Dysgraphia is a Greek word. The base word graph refers both to the hand's function in writing and to the letters formed by the hand. The prefix dys indicates that there is impairment. Graph refers to producing letter forms by hand. The suffix ia refers to having a condition. Thus, dysgraphia is the condition of impaired letter writing by hand, that is, disabled handwriting. Impaired handwriting can interfere with learning to spell words in writing and speed of writing text. Children with dysgraphia may have only impaired handwriting, only impaired spelling (without reading problems), or both impaired handwriting and impaired spelling.
Research to date has shown orthographic coding in working memory is related to handwriting and is often impaired in dysgraphia. Orthographic coding refers to the ability to store written words in working memory while the letters in the word are analyzed or the ability to create permanent memory of written words linked to their pronunciation and meaning. Children with dysgraphia do not have primary developmental motor disorder, another cause of poor handwriting, but may have difficulty planning sequential finger movements such as the touching of the thumb to successive fingers on the same hand without visual feedback. Children with dysgraphia may have difficulty with both orthographic coding and planning sequential finger movements.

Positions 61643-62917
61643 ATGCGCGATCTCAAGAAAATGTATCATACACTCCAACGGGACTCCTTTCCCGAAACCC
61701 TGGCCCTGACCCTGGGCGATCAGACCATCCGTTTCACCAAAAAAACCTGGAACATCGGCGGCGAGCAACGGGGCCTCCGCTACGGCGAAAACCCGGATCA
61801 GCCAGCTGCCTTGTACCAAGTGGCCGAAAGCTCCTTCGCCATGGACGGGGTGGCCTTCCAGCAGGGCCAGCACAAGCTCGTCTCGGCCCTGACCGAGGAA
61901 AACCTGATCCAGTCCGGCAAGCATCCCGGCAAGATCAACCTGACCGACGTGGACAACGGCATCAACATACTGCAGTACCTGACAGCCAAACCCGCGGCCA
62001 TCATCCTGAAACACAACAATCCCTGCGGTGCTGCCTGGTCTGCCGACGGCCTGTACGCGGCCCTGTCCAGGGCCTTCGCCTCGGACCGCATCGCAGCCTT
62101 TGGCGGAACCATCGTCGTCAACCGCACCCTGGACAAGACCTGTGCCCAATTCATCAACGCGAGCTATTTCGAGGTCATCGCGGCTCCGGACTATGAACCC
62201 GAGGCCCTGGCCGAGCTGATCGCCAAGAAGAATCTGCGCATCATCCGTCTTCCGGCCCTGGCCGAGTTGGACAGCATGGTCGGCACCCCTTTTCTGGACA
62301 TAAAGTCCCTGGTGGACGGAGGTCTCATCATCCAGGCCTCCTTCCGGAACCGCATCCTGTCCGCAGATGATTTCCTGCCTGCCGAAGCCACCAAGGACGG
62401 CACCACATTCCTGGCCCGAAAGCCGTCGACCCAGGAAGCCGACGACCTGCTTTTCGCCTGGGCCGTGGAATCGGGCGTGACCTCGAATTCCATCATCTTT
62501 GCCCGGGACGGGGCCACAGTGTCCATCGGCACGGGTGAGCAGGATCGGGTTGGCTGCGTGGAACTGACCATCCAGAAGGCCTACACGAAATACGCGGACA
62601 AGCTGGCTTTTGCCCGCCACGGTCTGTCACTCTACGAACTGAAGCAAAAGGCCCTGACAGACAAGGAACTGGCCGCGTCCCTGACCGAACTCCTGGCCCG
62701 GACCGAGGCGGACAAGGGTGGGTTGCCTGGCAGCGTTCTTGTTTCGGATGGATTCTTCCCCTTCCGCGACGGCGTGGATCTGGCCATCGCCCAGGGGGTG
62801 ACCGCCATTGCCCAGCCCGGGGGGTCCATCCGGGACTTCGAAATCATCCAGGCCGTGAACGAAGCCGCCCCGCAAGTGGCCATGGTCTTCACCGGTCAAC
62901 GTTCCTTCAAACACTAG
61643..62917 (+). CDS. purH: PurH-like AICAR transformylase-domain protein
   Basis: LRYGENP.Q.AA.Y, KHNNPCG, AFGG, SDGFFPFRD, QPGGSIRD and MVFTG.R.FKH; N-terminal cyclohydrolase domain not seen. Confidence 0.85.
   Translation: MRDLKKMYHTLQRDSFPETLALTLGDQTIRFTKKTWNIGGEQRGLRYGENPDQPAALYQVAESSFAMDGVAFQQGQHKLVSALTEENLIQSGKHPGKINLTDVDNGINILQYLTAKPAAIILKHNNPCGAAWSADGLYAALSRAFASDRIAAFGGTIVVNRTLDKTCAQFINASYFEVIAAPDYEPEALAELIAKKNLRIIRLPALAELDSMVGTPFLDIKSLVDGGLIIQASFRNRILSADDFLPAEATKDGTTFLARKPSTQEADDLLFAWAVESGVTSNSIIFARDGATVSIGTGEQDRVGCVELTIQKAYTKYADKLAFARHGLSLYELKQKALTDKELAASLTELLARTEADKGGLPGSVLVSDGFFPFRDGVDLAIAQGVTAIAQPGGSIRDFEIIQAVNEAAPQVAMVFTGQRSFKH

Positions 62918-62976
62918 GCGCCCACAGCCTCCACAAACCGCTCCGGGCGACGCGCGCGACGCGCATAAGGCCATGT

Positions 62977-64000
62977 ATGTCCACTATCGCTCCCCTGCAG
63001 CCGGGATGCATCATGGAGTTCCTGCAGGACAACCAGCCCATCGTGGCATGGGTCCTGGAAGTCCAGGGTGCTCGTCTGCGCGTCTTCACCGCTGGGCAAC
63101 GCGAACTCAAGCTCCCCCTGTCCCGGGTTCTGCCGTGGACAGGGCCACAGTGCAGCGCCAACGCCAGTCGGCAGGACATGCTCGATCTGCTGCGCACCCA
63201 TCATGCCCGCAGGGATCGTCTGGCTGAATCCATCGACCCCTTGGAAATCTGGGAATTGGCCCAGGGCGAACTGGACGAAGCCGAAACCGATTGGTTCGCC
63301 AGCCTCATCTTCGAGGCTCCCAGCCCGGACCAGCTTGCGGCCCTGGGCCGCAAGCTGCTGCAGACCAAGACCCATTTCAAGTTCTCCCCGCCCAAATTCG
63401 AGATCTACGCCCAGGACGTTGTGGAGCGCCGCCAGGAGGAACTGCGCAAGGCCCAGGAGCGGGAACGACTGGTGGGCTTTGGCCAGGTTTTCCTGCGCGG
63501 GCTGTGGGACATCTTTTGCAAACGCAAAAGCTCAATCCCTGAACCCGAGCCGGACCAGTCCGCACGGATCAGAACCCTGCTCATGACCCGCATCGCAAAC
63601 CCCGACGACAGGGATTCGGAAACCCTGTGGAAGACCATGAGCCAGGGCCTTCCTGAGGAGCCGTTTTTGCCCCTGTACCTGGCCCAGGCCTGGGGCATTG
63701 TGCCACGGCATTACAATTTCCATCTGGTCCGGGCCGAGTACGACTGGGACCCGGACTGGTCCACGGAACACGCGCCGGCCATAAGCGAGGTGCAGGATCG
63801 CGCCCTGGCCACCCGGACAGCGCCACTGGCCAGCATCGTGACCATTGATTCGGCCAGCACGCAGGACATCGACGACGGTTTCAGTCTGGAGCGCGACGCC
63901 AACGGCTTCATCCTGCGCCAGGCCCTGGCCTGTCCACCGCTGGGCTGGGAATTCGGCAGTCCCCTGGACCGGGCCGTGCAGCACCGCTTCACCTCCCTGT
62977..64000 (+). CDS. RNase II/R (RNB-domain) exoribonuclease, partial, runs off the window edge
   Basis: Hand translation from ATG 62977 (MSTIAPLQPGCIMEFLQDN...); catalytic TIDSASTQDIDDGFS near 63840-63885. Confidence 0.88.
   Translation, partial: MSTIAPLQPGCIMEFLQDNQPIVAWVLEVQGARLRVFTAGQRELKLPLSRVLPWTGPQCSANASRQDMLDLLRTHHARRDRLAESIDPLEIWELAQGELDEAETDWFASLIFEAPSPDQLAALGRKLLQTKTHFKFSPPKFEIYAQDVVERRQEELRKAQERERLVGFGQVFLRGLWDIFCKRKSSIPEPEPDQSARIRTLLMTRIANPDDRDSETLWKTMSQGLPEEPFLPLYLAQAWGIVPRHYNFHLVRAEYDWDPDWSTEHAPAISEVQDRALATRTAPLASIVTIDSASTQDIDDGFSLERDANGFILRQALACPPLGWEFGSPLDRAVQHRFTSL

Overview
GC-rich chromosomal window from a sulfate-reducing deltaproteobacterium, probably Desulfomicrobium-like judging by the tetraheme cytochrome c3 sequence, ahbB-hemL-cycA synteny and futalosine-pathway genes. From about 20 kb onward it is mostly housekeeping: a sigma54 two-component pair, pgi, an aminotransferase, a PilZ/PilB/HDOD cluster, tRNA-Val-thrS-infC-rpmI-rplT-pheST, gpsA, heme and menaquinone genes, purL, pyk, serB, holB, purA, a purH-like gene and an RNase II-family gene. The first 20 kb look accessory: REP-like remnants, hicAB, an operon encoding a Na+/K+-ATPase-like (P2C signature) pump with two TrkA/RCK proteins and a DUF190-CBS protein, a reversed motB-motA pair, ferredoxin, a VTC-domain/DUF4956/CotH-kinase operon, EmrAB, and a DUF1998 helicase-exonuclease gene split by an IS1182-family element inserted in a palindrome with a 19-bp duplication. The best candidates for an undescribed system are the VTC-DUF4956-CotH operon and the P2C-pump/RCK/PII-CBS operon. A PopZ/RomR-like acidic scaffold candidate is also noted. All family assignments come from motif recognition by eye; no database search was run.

Our Dynaread team members are required to hold themselves accountable for serving our clients in adherence with our core values...
Dynaread has been developed in the trenches of actual remediation, with our feet firmly planted on the ground. Scientific research is essential (and we consistently use it), but we also understand the realities at home and in school. Not all homes have two parents, not all Dad's or Mom's are always home, there is oftentimes no money, schools lack staff or funding. We listen, we observe, we discuss, and we build the best solutions we can for older (ages 7+) struggling readers.